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Music Review: Young Dubliners – ‘9’

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On this, their ninth album, the Young Dubliners show few if any signs of age or of slowing down. A statement of vital lyrical and musical energy comes right at the top, as “We the Mighty” opens the disc in muscular style. Oddly, the second track tugs back to the ’80s with shades of Huey Lewis, as does mention the title, “Say Anything,” which brings to mind the 1989 John Cusack flick of the same name. What the song’s about, though, is retaining one’s own innate sense of agency, and that’s a message that never goes out of style.

young-dubliners-9

Punk-pop pace quickly returns with the emotionally charged “Up in the Air.” Then the band’s folk-Celtic side bursts forth with evocative mandolin in the intro to the power ballad “Rain,” which laments a farewell: “Can’t stay forever, you have to move on.” But “Seeds of Sorrow” takes the form of an Irish dance fused with a raw punk chorus that turns the song into an up-on-your-feet shouter – you’d have to be a read sad sack for this song not to get your blood pumping. Yet the words betray the group’s lyrical side: “Throw away seeds of sorrow…Love will follow, cross my heart.” It’s a smart and effective juxtaposition.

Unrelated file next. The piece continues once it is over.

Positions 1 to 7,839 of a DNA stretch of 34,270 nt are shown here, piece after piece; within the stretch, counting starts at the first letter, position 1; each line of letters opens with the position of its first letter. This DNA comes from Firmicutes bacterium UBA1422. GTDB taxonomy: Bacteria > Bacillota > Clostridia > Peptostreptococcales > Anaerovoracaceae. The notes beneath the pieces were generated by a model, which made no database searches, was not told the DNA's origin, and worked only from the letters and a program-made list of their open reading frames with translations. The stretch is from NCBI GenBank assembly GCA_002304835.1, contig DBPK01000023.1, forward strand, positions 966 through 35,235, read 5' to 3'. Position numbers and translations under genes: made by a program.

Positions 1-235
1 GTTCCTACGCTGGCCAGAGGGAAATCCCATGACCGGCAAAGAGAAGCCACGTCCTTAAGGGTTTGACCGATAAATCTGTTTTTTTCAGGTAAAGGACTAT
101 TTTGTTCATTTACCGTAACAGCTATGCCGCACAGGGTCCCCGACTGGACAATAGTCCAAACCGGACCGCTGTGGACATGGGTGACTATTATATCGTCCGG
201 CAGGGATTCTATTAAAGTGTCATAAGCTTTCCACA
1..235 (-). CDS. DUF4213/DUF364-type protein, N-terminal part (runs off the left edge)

“Fall” has a similar rebellious rawness, and also bracing is the instrumental Abhainn Mór, driven by racing violin, uilleann pipes, and whistles. Throughout all this variety, the band displays a solid knack for melodies, which ties this album together as much as their tight arrangements and Celtic energy do. It’s also why a group that’s been around long enough to put out nine albums still sounds relevant. A good song is a good song, whether it feels Irish, punkish, like ’80s pop, or like music from no particular time or every time.

“We are the ones not for the world to see – only you and me.” So goes the piano ballad that closes the disc in a slow storm of grown-up passion. It’s a fitting end to a set of songs that display the Young Dubliners’ gift for mature songwriting, persistently youthful energy, and, equally important, a sound that evinces with every note their complete dedication to their art.

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About Jon Sobel

Jon Sobel is an Executive Editor of Blogcritics as well as lead editor of the Culture & Society section. As a writer he contributes most often to Culture, where he reviews NYC theater; he also covers interesting music releases. He writes the blog Park Odyssey, for which he is visiting and blogging every park in New York City—over a thousand of them. Through Oren Hope Marketing and Copywriting you can hire him to write or edit whatever marketing or journalistic materials your heart desires. By night he's a working musician: lead singer, songwriter, and bass player for Whisperado, a member of other bands as well, and a sideman.